South Chilean fjords contain an astonishing diverse benthic macrofauna of which anthozoans form a major portion. Azooxanthellate solitary scleractinians, which were hitherto known from major depths, were found as shallow as 8 m during several expeditions to the south Chilean fjord region. At some sites, stony corals dominate the macrofauna and form dense aggregations, which may cover several 10’s of square meters in depths below 25 m. The discovery of these communities in shallow water for the first time allows for in situ observations and structural analysis of these populations by means of SCUBA diving. For further studies, living and dead corals were sampled, photographed, and dried for preservation. Several specimens and tissue samples were preserved in 96% ethanol. The sampled specimens were identified as Desmophyllum dianthus (Esper, 1794) and Caryophyllia Lamarck, 1801 spec. nov. Specimens of D. dianthus found on a shipwreck allowed for growth rate estimations. Minimum growth rates were estimated as 2.3 mm longitudinal growth per year and 1.6 mm diameter growth. Due to increasing human impact on benthic communities in Chilean fjords, especially through salmon farming, it cannot be excluded that these coral communities are in danger before they are even studied.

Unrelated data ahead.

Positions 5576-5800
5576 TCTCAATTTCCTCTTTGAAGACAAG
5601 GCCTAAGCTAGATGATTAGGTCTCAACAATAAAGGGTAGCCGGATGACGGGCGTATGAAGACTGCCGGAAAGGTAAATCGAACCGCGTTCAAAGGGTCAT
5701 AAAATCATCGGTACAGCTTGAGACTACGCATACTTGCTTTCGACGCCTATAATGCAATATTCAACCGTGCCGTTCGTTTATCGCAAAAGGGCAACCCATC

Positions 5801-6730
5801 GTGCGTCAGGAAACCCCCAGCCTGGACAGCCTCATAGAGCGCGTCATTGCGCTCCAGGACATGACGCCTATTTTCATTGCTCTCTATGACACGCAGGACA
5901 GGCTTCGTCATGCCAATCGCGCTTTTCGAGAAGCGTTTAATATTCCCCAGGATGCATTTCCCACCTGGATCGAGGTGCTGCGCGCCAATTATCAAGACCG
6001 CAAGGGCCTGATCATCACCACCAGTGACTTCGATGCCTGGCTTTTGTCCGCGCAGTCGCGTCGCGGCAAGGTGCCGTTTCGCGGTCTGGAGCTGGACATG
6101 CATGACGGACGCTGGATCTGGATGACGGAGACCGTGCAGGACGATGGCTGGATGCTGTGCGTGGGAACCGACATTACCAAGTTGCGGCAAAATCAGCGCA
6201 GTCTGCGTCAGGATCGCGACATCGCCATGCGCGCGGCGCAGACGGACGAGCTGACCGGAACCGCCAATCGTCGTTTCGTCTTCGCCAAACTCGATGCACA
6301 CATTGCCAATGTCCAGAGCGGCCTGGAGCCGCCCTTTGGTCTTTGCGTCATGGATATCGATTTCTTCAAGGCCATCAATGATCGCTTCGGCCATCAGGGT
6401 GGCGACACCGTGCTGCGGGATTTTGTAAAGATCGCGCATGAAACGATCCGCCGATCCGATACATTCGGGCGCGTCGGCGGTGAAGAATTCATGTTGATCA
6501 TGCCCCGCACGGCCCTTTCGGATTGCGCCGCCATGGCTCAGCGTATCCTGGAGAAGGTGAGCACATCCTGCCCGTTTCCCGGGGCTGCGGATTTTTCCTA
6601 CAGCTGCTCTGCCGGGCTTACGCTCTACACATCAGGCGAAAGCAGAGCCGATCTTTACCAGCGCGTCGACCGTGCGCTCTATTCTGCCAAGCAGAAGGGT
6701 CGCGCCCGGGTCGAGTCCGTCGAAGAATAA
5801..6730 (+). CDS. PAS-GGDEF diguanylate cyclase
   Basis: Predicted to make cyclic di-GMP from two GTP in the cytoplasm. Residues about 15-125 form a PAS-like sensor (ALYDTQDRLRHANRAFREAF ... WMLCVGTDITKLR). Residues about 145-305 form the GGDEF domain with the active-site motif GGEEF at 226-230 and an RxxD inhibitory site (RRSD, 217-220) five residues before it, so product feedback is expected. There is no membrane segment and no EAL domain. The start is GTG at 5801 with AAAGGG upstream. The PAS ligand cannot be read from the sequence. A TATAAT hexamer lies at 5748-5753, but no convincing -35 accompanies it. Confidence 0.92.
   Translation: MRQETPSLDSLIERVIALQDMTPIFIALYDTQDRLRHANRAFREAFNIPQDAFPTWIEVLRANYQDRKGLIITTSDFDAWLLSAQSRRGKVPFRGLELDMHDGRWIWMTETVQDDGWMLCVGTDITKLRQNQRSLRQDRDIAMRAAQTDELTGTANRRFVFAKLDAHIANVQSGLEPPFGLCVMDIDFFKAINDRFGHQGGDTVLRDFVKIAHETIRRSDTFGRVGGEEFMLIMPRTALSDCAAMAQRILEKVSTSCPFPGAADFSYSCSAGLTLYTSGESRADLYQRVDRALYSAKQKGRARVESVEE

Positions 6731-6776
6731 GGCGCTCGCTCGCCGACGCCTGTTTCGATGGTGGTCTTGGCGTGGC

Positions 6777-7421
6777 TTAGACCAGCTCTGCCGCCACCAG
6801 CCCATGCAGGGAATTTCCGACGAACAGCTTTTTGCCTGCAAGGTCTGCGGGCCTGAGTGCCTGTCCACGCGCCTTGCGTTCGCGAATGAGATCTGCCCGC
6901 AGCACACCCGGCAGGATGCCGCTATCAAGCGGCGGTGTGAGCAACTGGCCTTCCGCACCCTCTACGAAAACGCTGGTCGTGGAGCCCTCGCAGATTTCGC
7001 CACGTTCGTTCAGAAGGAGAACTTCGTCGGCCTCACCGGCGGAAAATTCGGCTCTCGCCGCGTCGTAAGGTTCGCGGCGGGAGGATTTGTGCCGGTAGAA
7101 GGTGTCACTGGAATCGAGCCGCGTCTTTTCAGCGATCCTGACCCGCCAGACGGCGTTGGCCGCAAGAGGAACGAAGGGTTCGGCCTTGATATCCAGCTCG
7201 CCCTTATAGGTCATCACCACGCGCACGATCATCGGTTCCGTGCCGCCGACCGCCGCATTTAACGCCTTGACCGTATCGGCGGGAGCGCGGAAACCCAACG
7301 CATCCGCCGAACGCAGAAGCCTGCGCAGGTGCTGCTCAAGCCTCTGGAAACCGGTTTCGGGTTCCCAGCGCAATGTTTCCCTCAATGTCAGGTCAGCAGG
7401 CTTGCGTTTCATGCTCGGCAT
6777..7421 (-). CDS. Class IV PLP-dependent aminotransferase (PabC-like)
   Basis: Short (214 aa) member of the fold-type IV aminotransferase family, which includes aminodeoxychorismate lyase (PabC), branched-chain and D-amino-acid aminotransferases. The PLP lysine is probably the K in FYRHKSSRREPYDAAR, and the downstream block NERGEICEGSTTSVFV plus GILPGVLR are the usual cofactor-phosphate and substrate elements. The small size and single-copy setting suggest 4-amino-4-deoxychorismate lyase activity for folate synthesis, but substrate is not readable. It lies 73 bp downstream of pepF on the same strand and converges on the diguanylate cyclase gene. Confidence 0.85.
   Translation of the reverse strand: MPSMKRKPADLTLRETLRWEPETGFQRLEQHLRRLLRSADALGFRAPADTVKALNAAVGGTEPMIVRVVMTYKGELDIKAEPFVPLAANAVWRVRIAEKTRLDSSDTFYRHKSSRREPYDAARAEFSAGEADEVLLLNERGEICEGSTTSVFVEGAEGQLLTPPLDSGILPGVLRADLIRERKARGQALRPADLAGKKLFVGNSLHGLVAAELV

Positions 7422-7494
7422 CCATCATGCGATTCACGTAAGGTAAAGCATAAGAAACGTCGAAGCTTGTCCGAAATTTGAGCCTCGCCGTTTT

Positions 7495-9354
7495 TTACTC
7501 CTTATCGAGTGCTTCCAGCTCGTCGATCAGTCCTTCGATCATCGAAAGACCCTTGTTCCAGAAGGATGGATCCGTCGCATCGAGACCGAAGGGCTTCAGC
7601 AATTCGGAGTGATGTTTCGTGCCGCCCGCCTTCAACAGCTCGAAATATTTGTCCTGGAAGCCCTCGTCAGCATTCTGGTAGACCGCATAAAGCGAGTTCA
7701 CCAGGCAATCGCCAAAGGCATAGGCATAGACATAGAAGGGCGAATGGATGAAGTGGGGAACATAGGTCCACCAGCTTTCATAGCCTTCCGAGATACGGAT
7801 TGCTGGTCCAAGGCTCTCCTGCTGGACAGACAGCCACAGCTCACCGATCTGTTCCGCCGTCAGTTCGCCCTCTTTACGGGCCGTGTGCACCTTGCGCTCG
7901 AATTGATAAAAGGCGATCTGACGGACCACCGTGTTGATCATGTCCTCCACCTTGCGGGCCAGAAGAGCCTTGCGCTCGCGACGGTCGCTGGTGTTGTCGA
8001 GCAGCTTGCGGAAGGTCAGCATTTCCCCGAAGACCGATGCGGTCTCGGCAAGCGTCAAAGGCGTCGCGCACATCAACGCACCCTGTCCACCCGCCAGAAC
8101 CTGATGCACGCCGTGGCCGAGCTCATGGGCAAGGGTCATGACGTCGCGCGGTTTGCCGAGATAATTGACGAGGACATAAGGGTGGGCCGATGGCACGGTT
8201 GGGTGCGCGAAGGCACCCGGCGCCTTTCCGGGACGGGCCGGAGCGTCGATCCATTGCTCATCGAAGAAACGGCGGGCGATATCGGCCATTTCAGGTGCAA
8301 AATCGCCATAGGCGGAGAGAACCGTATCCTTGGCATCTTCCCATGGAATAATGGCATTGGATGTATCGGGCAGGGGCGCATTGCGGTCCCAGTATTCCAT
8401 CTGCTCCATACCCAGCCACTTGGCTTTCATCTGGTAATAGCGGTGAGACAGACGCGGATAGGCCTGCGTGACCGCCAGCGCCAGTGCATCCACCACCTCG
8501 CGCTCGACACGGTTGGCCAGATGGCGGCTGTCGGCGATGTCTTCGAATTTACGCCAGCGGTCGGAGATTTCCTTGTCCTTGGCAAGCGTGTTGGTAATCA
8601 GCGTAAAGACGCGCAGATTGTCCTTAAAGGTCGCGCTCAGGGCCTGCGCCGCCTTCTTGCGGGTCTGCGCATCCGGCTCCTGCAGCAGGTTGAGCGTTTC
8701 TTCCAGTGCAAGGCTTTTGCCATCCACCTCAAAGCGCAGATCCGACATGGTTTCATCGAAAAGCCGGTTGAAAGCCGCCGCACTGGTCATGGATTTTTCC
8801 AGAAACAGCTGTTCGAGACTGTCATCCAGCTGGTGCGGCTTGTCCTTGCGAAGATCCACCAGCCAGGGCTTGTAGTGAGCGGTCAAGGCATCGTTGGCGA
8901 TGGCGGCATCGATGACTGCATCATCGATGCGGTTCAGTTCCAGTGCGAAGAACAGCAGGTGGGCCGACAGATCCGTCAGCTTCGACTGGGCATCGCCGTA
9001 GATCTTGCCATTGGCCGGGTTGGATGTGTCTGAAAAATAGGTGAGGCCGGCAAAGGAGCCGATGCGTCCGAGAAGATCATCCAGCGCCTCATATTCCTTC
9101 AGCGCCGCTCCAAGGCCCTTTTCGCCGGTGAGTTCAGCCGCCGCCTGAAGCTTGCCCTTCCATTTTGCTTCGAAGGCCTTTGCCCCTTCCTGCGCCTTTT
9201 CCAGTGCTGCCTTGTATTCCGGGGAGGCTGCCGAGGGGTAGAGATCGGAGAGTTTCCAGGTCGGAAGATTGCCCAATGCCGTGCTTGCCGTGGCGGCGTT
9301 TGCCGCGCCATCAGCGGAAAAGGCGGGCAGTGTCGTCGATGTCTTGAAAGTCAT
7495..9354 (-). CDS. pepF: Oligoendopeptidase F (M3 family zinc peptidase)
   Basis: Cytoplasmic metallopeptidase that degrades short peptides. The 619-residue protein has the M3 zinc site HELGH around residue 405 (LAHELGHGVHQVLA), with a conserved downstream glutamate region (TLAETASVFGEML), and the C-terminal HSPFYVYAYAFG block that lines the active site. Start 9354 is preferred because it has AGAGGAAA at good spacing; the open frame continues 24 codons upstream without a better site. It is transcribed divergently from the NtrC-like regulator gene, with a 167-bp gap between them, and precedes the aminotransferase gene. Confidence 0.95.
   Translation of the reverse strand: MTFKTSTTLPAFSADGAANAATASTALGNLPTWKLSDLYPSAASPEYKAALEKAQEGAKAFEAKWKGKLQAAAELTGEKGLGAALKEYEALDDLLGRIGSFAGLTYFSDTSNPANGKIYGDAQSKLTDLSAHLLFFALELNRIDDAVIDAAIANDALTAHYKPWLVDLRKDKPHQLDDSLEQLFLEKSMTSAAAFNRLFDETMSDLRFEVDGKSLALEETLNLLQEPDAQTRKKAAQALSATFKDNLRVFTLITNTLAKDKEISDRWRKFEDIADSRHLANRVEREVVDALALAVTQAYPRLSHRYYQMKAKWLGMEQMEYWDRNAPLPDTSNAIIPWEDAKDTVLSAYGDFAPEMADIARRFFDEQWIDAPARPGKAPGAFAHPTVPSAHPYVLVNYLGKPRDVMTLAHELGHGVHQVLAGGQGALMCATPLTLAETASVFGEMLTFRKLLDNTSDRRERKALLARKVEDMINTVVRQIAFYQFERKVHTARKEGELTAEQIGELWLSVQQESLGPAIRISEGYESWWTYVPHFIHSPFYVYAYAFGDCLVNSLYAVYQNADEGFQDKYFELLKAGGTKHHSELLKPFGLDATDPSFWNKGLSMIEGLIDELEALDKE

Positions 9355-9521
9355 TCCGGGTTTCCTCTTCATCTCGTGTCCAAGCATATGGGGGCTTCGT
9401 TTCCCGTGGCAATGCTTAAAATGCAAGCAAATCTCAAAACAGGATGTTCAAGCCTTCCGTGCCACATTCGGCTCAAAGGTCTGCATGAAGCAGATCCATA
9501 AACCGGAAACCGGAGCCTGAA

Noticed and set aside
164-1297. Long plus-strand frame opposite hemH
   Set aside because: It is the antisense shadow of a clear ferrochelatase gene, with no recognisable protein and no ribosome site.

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Zoologische Verhandelingen

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Naturalis journals & series

Försterra, G, & Häussermann, V. (2003). First report on large scleractinian (Cnidaria: Anthozoa) accumulations in cold-temperate shallow water of south Chilean fjords. Zoologische Verhandelingen, 345, 117–128.